Brexit has nearly turned me into an Irish republican - and might yet. For now, I am a British republican. That is to say, I live in the jurisdiction of the United Kingdom. I participate fully in my citizenship, paying my taxes and obeying the laws and voting in elections to parliaments and councils.
I am a republican in the sense that I have no regard for the royal family, other than as an occasionally intriguing soap opera, and would vote, if occasion arose, for the abolition of the monarchy.
But I'm not taking to the streets, or the barricades, on the issue, because it is an unwinnable cause. And, not being as British by identity as some other people, it matters less to me than to them. Let them have their Queen.
But Brexit has exposed a feature of the Union that is hard to stomach, which is that it isn't really a union at all. There is one senior partner within it who can overrule the wishes of all other partners.
England has a bigger population than the rest of us put together and, therefore, gets its way.
England suffers two drawbacks from this seniority within the Union. One is that it is always held in wary regard by the others. No one fully trusts a bulldog. And it is unable to vote itself out, the way we can.
Until now, English nationalism has never expressed itself as a desire to get out of the Union. It does occasionally express itself as a wish that others would simply go away. England can, wilfully or negligently, push the other partners out and prompt them to start thinking about how to get out of the Union. The bulldog that once represented strength and protection, now bristles, snarls occasionally.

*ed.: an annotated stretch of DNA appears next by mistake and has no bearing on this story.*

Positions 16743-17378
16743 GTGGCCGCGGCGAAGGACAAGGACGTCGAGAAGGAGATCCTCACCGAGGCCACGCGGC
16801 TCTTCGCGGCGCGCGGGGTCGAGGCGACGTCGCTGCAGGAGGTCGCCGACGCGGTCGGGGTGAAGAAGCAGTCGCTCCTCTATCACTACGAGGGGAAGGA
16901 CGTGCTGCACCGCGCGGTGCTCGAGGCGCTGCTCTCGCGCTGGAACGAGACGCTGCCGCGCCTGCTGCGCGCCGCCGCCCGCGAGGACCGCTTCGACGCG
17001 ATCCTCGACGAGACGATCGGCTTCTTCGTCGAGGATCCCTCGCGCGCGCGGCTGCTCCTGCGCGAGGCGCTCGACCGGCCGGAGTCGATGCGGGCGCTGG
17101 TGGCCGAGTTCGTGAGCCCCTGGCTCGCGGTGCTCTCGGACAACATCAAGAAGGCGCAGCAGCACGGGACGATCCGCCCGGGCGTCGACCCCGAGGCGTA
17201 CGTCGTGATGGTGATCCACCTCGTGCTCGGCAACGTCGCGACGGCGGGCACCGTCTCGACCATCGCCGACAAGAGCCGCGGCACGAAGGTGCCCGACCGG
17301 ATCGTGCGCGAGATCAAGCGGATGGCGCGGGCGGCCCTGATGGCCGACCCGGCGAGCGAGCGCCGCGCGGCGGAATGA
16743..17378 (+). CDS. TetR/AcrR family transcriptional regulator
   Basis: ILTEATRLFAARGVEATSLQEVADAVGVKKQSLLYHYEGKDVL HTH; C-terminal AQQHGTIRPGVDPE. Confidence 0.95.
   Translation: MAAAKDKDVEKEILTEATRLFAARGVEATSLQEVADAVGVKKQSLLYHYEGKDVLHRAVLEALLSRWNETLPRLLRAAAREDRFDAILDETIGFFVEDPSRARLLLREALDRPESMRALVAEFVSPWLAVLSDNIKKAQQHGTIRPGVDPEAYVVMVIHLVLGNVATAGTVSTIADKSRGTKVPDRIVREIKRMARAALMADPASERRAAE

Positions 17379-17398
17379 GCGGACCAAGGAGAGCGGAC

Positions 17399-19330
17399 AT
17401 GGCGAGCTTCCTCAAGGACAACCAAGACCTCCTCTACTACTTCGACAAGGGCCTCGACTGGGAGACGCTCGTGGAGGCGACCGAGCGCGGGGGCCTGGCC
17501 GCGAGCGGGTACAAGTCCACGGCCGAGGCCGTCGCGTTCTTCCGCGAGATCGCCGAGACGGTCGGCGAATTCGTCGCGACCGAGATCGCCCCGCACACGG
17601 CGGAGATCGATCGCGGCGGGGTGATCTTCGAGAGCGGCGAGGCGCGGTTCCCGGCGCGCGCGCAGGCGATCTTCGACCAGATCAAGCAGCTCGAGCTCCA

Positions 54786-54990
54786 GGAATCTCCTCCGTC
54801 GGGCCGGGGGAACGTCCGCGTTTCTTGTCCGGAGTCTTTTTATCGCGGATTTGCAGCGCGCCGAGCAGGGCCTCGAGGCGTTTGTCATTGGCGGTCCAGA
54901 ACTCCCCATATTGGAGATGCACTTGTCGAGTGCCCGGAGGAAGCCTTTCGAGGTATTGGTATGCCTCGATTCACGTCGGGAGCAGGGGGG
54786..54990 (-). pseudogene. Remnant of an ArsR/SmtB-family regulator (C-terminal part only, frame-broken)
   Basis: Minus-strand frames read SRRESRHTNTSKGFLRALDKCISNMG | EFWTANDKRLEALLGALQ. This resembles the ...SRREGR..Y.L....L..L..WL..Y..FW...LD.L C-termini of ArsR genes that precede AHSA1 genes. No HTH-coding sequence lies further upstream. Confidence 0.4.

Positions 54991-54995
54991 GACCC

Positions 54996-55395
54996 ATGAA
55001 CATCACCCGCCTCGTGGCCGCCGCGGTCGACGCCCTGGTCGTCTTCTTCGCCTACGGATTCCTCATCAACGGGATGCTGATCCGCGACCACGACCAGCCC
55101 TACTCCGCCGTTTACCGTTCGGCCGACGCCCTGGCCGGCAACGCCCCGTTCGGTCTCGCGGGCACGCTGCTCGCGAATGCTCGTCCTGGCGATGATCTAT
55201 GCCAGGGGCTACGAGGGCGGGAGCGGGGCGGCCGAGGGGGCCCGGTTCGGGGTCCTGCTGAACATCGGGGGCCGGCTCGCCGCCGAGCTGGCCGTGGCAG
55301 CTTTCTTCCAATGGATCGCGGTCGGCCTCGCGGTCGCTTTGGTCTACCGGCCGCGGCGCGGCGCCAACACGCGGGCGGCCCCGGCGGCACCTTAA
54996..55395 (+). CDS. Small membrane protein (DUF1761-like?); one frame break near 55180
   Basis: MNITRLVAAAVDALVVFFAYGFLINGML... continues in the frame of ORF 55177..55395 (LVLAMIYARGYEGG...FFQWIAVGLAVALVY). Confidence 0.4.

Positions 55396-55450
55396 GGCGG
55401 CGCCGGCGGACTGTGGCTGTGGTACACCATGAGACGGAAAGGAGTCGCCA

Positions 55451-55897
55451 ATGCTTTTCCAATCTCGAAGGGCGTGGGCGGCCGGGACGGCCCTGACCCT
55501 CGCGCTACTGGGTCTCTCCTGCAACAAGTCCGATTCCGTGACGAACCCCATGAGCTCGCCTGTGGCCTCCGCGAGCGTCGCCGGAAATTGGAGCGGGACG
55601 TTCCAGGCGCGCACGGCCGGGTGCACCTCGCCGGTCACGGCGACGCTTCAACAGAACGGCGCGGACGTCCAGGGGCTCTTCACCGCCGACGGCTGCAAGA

A border poll will come some day in Ireland and I will cast my vote according to where I think we would be better off. If England has made a hash of Brexit, then I will vote for a united Ireland inside the EU.
If, by some miracle, Brexit brings glorious wealth to our shores, I may think it makes more sense to stay within the Union, but to campaign for a change in terms. Or, if the economy of the Republic has collapsed, I may wish to leave things as they are.
If I was a unionist in Northern Ireland, or Scotland, today, trying to secure the Union, I would be making the case that a Union ought to be a partnership. But no unionist will force change, because to win that argument you need to be able to threaten to withdraw from the Union if it is not reshaped to your liking.
By definition, they don't regard leaving the Union as a fallback position, so they can't fix the Union.
The only people who can present a case for reform in those terms are the waverers, the ones who might be as happy out as in.
What is interesting is that the people who will determine the future of the Union are not the passionate nationalists, or the stolid unionists, they are the "wait-and-sees". Polls in Scotland and Northern Ireland show the real prospect of both voting themselves out of the Union. So opinions change on this.